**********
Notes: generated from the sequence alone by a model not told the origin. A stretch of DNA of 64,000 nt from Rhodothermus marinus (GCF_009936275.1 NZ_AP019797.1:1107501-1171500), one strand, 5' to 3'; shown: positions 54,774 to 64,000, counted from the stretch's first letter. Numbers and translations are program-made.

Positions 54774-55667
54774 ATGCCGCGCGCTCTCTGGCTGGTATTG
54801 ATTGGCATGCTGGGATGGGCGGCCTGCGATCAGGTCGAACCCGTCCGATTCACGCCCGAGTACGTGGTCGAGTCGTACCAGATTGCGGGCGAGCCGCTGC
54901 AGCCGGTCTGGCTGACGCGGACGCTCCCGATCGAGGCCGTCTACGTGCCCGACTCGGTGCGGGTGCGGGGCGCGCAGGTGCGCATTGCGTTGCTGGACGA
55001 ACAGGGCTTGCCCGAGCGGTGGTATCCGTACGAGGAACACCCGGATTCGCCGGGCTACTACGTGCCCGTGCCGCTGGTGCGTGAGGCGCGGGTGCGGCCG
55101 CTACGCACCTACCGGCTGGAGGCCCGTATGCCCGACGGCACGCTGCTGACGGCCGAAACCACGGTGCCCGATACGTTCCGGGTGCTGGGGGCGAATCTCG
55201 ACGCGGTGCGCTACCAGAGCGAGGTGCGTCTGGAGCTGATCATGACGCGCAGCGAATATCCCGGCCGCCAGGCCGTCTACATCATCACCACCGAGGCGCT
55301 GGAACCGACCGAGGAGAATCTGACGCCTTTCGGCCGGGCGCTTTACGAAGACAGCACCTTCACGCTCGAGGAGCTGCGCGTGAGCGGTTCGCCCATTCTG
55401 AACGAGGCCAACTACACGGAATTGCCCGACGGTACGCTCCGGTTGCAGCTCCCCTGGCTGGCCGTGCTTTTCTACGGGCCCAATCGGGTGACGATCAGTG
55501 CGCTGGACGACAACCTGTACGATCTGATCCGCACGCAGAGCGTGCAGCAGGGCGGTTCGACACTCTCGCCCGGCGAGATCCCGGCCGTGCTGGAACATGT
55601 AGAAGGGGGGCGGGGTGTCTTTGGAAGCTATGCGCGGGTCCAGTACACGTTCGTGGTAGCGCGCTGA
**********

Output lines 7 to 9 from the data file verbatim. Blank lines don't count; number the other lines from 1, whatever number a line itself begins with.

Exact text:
55101 CTACGCACCTACCGGCTGGAGGCCCGTATGCCCGACGGCACGCTGCTGACGGCCGAAACCACGGTGCCCGATACGTTCCGGGTGCTGGGGGCGAATCTCG
55201 ACGCGGTGCGCTACCAGAGCGAGGTGCGTCTGGAGCTGATCATGACGCGCAGCGAATATCCCGGCCGCCAGGCCGTCTACATCATCACCACCGAGGCGCT
55301 GGAACCGACCGAGGAGAATCTGACGCCTTTCGGCCGGGCGCTTTACGAAGACAGCACCTTCACGCTCGAGGAGCTGCGCGTGAGCGGTTCGCCCATTCTG